The Royal Canal, which connects Dublin with the River Shannon is 146 km in length. It operated in competition with the Grand Canal which ran an almost parallel route to the south, and with the Grand, was made redundant by the advent of the railways in the mid-19th century. The canal was officially closed to all navigation in 1961, but like the Grand Canal, much of the Royal has been restored in recent decades.
The Royal Canal Way currently follows grassy towpaths, gravel and sometimes tarmac canal-side roads from the Dublin suburb of Ashtown to the village of Cloondara in County Longford. There is a good range of options for overnight accommodation along most of the route. However it is relatively easy to walk some sections and return to your starting point by public transport.
A slight alternative
You will find the start of the Royal Canal Way at the First Lock before Croke Park, however, if you want to make this journey as close to a Camino, you can do what Camino Society volunteer Aidan Herdman did. His journey was taken by bicycle and started at St. Mary’s Pro-Cathedral on Marlborough Street and ended at Maynooth College. He was there provided with a stamp for his pilgrim passport. The Pro-Cathedral stamp is available at the Cathedral office. The entrance is at Cathedral Street off Marlborough Street. At Maynooth College, Aidan was provided with a stamp at the college shop on the south campus, about 100 metres through the south entrance gates.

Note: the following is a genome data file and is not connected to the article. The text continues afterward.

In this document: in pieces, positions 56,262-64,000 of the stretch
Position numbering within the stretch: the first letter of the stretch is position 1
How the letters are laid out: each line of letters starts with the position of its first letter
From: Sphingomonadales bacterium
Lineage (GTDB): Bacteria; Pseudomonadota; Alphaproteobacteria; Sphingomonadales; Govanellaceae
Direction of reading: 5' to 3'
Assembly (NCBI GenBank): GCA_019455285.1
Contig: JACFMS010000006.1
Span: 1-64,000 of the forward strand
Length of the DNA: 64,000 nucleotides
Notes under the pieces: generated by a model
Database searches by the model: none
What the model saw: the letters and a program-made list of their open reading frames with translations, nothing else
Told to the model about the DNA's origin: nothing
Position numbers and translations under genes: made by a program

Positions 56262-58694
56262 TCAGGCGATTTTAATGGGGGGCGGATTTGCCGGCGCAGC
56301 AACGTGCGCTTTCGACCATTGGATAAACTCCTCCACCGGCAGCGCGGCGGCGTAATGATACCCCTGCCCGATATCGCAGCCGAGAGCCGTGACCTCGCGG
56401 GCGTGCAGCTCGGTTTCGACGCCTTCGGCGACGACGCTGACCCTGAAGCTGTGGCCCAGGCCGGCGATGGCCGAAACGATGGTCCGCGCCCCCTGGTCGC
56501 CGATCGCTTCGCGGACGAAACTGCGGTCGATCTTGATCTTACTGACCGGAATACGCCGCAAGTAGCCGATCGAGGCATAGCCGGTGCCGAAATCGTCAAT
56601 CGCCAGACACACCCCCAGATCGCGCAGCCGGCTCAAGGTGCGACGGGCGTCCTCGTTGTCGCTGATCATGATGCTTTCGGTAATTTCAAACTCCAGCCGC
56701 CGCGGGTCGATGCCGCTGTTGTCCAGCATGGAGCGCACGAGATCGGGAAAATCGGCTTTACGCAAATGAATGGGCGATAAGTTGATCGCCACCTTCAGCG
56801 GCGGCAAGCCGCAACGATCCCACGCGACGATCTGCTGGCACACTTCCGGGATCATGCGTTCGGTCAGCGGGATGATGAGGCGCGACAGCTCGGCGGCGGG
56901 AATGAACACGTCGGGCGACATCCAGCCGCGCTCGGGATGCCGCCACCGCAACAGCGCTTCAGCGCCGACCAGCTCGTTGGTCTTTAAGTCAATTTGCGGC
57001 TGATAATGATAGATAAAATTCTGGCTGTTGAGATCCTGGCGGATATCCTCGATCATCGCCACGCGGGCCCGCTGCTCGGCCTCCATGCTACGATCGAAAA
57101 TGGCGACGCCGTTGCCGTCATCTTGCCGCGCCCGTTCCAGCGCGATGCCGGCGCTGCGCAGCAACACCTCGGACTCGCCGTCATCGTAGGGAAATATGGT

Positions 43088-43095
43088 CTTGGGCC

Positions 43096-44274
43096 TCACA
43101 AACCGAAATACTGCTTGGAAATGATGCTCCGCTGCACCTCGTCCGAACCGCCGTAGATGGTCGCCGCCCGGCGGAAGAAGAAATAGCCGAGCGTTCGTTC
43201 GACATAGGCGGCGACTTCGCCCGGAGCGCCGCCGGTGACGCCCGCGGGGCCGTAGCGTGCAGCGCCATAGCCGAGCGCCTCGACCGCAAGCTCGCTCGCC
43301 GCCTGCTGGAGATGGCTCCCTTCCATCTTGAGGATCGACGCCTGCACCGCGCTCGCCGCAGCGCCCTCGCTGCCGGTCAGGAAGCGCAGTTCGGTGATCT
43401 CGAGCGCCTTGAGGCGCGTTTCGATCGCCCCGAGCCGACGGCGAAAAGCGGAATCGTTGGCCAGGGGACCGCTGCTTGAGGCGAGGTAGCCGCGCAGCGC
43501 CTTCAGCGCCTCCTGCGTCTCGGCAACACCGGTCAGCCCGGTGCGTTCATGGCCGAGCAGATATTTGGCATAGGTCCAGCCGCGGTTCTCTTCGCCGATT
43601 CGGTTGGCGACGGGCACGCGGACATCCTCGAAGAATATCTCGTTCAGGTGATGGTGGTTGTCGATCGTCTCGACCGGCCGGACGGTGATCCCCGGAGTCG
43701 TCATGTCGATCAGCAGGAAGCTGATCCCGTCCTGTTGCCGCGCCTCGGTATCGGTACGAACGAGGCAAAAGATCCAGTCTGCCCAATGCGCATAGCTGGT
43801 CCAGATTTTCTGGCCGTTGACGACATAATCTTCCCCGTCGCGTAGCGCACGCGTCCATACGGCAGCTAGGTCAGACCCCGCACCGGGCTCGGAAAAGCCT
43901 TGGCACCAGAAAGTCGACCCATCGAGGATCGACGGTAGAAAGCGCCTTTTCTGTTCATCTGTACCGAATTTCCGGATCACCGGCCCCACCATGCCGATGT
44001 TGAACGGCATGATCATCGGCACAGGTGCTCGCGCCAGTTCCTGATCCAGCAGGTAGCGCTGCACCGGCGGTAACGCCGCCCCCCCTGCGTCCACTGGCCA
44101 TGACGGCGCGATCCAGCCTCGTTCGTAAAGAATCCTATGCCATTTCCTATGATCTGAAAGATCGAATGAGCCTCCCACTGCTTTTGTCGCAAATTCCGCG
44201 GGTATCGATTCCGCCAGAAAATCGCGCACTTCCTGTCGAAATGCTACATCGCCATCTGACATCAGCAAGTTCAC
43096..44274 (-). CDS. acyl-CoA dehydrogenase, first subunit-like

Aidan took a number of photos of his trip to Maynooth and highly recommends it. The Maynooth stamp is available at the college shop on the south campus, about 100 metres through the south entrance gates.
Further information on the Royal Canal: